We brought our R. taliense home, really not caring whether they ever bloomed, but much to our amazement, in July, we noticed buds on one of the plants which had a bright cinnamon-colored indumentum. These buds continued to swell and by mid August we saw R. taliense in bloom. Needless to say, we were not much impressed for only two or three trusses came into open flower, the rest of them couldn't seem to find enough energy to open their petals. They withered while the buds were in the balloon stage. The late flowering date was naturally looked upon as an off season bloom and an oddity. However, the same performance occurred again the following two years. Each time the buds began showing color in mid-August and finally with only a half-dozen or so ever opening wide, the rest would wither unopened.
In the late Spring of 1949 we began hunting for something suitable for a foundation planting for the front of our home, which faces North. We wanted something low, slow growing with attractive foliage and bone hardy. The usual foundation plants as Daphne, Peiris, Skimmia etc., aside from being too common, really grow too fast, and before long give the impression of careless camouflage. Nothing seemed to fit the picture until we thought of the five R. taliense which were immediately moved to the front of the house where they have been most satisfactory in both line and color.
The mid-August blooming species failed to bloom after moving, in fact it skipped both 1949 and 1950, but as this article is being written on the 22nd. of August 1951, it is again in full bloom with twenty trusses. Each truss has from six to seven campanulate flowers and is about five inches wide. The buds are pink and most attractive. The flowers are white, shaded to pink on their outer edges with crimson spots on the upper lobes. All the flowers opened to their full capacity this year and we attribute this to the fact that the plant is now growing on the shaded side of the house and that it was well watered during its blooming period. As we have some of the hottest days of the year during mid-August additional watering seems necessary to keep the trusses in good condition. The rich, blue-green leaves of this plant now have a beautiful fawn colored spongy indumentum on the underside. Later on this indumentum will change to a deep cinnamon color.
I have patiently tried to identify this Taliense from, "The Species of Rhododendron" and in collaboration with our Editor, it is tentatively identified as R. balfourianum var. aganniphoides. However, R. balfourianum according to the Yearbook blooms in April and now for four years our plant has bloomed in mid-August with no intention of blooming in April. It looks by this time that mid-August is its accepted blooming period. It is now practically twenty years old and stands approximately thirty inches high and thirty-six inches wide. It is the strongest grower of our group, making a full two inches of growth regularly every year. The unusual blooming date of this plant offers some excellent hybridizing possibilities.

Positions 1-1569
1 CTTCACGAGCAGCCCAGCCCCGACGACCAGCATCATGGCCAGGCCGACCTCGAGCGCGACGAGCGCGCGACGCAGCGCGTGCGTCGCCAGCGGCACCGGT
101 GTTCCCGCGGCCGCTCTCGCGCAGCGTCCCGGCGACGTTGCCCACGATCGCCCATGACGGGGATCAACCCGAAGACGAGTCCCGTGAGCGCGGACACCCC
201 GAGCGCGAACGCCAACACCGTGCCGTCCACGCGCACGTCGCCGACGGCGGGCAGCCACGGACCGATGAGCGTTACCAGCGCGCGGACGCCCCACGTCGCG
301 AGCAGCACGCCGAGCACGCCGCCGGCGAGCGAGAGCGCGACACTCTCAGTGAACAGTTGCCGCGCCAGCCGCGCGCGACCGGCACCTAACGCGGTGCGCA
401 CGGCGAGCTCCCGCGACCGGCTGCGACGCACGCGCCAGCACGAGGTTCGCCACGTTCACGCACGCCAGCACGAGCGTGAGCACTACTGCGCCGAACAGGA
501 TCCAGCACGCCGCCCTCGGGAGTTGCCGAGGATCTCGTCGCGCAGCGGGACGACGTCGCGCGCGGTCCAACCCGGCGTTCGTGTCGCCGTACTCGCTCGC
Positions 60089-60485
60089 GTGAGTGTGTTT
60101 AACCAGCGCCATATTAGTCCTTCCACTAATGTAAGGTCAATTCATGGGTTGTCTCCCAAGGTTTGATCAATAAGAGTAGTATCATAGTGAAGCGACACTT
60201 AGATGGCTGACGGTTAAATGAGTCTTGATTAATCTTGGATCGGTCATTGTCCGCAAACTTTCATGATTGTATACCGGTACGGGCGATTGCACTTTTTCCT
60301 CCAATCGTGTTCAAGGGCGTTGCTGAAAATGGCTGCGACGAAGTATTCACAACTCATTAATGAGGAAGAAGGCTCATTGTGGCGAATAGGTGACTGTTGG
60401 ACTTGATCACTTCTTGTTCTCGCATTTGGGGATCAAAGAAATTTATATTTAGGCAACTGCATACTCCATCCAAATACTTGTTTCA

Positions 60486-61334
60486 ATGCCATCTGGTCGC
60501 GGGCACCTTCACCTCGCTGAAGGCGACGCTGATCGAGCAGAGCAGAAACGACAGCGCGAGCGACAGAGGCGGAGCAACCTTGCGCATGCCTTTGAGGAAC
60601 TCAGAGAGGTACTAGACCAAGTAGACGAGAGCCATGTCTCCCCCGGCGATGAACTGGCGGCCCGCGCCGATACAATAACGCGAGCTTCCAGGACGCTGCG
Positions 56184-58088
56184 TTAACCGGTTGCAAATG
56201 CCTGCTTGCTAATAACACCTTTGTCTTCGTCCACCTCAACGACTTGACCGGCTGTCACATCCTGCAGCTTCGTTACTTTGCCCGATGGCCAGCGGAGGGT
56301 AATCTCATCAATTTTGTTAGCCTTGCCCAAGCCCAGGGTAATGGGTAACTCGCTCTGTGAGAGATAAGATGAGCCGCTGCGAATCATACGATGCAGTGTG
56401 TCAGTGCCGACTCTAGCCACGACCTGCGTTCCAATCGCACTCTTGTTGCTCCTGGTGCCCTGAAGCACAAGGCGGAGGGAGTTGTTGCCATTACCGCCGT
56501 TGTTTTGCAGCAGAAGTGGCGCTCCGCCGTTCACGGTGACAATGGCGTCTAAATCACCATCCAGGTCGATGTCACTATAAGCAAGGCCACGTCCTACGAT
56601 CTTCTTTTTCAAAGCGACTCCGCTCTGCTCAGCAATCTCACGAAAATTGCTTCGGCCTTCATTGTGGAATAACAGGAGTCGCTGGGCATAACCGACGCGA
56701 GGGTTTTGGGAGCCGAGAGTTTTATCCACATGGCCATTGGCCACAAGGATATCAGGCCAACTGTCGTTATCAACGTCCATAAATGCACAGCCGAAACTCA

In using rhododendrons in the foundation planting, form is really more important than color of bloom, therefore the faded color of our mid-August "balfourianum" is of little consequence. For a landscape effect these species do make an attractive year around planting and one far more interesting than the usual run-of-the-mill material.
A description of this mid-August blooming Taliense is given in an effort to ascertain if any other members have this distinct species.
Leaves: lamina leathery, oblong-elliptic, 4" long. 1" wide. Apex acuminate, base rounded to cordate; upper surface glabrescent with vestiges of hairs along midrib; about 12 primary veins on each side impressed, under surface pale fawn with thick spongy indumentum on new leaves, cinnamon colored on old leaves.
Inflorescence: 6 to 7 flowers, rachis about 5" wide; white, pale pink on edges of petals, emarginate.
Corolla: campanulate, 2" across, 2" long; lobes 5, uneven, upper lobes spotted with crimson markings.
Calyx: 5 unequal lobes 2 about 3" long, 3 about 7" long, split to base; glandular on back, fringed with glands.
Pedicels: 2" long clothed with persisting spath during flowering; color green, red close to rachis, tomentose and glandular.
Stamens: 11 to 12 of uneven lengths, filament white turning to brown. Hairy at base.
Pistil: 1" long, stigma green
Ovary tomentose densely glandular and glutinous; 6 to 8 chambered.
Style slightly hairy toward base.